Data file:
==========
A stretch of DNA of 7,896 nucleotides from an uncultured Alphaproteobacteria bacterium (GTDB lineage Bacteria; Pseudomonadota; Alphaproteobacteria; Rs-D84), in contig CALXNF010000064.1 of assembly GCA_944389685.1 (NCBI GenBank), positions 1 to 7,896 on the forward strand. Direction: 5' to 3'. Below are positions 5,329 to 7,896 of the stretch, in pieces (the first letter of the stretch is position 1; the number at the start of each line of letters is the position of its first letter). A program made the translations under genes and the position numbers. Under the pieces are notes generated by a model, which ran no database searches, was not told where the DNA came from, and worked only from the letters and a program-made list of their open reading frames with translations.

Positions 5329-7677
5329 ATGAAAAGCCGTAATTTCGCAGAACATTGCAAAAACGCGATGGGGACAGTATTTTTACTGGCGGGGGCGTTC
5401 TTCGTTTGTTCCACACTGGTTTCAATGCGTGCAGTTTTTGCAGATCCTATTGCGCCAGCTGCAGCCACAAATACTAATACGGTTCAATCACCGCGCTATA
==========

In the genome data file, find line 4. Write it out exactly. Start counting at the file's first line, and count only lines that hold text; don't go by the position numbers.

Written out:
5401 TTCGTTTGTTCCACACTGGTTTCAATGCGTGCAGTTTTTGCAGATCCTATTGCGCCAGCTGCAGCCACAAATACTAATACGGTTCAATCACCGCGCTATA